Q: During free agency the Jags went and filled the roster with key depth and special teams aces. With ten picks, does it make sense to trade up to picks 30-32 and send a late-round pick for the extra year of a player?

A: I think it makes a lot of sense. The Jaguars need to fill as many holes as possible, but they also need to add some top-tier talent to their roster. The bottom and middle of the roster have already been adjusted by Meyer and general manager Trent Baalke, so I think moving up for a first-round player as opposed to adding a few more backups makes sense. Moving up would also give the Jaguars a chance to give that player a fifth-year option in the event they pan out down the road, though it doesn't guarantee said effectiveness.

Q: Every year there is at least one pick in the first round that shocks everyone. Who will it be this year and what team will do it?

A: I think the surprise first-round pick this year will be North Dakota State offensive tackle Dillon Radunz. This year's offensive tackle group is deep, especially at the top, but this could learn to blind side protectors flying off the board at a rapid rate. Radunz has a ton of potential as both a pass and run blocker but he isn't a name most see as a first-rounder. I think he goes to the Kansas City Chiefs, who will have to make a bold move to ensure they can field a serviceable offensive line in 2021 for Patrick Mahomes.

Q: Are you concerned that Trevor Lawrence has looked relatively thin in recent pictures?

A: No. Lawrence is already a tall and somewhat thin player just because of his elongated frame, but you should also remember that he is recovering from offseason shoulder surgery and has likely spent more time rehabbing than trying to add to his frame.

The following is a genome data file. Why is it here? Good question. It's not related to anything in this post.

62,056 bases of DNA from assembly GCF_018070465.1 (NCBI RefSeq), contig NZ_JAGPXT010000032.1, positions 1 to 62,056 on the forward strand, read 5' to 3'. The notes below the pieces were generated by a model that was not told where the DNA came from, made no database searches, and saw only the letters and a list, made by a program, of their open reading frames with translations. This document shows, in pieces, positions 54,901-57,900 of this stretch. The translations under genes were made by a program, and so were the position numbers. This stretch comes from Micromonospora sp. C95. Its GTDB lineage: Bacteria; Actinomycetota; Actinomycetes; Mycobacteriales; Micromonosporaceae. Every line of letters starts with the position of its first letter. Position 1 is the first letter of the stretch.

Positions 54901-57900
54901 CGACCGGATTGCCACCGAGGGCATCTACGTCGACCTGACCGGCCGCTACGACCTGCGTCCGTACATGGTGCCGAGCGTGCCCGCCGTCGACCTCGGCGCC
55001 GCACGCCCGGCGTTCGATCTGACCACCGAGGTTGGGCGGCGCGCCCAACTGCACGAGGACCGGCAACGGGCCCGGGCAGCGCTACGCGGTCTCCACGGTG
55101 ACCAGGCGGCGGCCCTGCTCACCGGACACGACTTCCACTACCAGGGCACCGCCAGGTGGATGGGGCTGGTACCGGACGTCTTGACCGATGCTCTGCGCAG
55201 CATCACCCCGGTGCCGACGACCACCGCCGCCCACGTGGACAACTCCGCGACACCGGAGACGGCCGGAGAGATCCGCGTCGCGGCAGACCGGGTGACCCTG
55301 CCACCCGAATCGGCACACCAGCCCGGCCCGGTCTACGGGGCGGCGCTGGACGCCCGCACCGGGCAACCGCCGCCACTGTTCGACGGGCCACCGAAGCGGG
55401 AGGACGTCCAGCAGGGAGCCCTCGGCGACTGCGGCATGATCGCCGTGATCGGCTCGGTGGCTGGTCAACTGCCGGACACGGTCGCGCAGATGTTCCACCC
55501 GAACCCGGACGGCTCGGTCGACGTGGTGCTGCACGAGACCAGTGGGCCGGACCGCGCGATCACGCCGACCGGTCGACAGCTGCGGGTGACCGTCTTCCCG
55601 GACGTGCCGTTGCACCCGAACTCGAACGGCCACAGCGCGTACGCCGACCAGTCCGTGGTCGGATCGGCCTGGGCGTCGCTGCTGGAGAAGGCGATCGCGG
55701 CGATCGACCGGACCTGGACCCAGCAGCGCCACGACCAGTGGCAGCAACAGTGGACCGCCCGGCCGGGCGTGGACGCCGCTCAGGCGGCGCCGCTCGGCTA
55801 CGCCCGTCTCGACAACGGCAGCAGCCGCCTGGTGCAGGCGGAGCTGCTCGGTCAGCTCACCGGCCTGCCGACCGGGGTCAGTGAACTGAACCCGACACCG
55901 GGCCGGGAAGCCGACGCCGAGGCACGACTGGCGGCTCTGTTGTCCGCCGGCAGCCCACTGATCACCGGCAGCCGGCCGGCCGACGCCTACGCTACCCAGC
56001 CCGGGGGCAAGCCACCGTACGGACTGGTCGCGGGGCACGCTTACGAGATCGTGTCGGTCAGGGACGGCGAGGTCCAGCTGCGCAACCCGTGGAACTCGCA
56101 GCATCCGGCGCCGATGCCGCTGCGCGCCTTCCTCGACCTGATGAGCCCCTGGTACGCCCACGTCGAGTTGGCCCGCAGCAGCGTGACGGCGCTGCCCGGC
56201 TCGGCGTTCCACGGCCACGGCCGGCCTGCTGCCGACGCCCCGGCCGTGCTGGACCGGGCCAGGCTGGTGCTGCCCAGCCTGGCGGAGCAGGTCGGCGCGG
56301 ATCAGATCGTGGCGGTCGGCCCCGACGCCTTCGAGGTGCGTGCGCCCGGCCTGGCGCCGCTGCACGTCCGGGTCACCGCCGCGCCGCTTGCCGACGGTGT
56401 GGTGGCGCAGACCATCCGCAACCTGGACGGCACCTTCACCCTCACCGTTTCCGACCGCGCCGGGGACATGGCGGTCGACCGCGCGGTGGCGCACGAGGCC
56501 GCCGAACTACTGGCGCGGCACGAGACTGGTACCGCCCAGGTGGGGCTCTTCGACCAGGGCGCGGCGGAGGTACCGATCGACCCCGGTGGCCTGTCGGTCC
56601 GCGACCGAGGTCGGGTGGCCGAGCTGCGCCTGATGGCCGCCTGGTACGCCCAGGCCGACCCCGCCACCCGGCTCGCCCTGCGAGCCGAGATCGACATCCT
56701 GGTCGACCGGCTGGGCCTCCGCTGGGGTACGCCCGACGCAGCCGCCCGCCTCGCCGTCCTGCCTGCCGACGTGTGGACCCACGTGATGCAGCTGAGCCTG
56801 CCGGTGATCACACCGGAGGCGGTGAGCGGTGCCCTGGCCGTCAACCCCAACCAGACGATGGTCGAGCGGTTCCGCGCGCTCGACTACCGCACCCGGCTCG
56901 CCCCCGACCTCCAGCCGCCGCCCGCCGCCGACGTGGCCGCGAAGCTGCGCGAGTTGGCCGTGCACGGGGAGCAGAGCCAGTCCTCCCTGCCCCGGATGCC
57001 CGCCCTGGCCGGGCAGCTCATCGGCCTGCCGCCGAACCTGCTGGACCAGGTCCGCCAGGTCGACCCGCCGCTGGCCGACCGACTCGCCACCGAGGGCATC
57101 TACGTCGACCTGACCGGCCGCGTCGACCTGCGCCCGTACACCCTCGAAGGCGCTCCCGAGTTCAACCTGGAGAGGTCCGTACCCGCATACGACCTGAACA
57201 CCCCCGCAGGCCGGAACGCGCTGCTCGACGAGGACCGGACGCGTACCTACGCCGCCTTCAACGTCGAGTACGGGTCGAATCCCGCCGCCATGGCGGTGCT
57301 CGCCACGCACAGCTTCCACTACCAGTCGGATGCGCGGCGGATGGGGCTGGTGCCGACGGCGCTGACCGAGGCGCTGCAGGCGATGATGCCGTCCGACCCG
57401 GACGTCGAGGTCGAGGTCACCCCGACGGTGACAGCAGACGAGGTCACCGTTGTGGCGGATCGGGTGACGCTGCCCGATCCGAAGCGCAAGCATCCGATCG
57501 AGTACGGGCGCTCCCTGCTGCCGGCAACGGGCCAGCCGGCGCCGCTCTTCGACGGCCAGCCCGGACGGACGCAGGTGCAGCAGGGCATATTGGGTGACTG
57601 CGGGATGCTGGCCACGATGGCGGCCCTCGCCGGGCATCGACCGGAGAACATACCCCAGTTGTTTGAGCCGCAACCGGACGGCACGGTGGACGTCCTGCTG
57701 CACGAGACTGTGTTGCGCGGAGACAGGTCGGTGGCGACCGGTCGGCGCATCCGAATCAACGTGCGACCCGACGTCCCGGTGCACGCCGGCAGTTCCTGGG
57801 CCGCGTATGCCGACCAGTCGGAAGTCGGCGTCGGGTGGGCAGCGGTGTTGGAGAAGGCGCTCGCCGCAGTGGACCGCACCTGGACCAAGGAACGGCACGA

Q: Will Ryquell Armstead be on the roster next year?

A: I don't think so, at least not after the signing of Carlos Hyde. Ryquell Armstead will have gone a year without appearing in a game and the current Jaguars' regime has zero ties to him, both in terms of the front office and coaching staff. Armstead isn't a speed back and is more of a power runner who can catch, so it is hard to see the Jaguars keeping a runner of his style to sit behind James Robinson and Hyde. He should at least be given a chance to compete, however.

Q: If Caleb Farley is still available at No. 25, do the Jags take him over Moehrig/Baramore/Toney?

A: This is tough. He would be by far the top player on the board from a talent perspective -- he has the tape of a top-10 pick and elite measurables. He is dealing with health questions about his back, however, and the Jaguars did already sign one starting cornerback and re-sign two key backups in Sidney Jones and Tre Herndon. I think the Jaguars would consider him but ultimately pass on him.

Q: What would you consider a success for year 1 of the Urban/Trevor era? I think 6 wins and just looking more cohesive as a team would be a huge step in the right direction.

A: I would agree with you. I think just seeing the team look competitive and like they belong more often than not would be the biggest sign of improvement. There were times the last two years where the Jaguars just looked like they were playing a different sport; eliminate those games, and the Jaguars will be much closer to winning.

Q: Assuming the defense is improved and Lawrence is what we all think he is, what's stopping the Jags from winning the division in 2021?

A: Youth. The Jaguars need to learn how to win on every level -- on the field, on the sidelines, in the front office. They have people in the building who have won at past stops, but the two most important people in the franchise are about to be a rookie head coach and a rookie quarterback. It is hard to bet all of your chips on a dual-rookie combo, but the Jaguars do at least have the comfort of knowing the AFC South should be taking a big step back this year.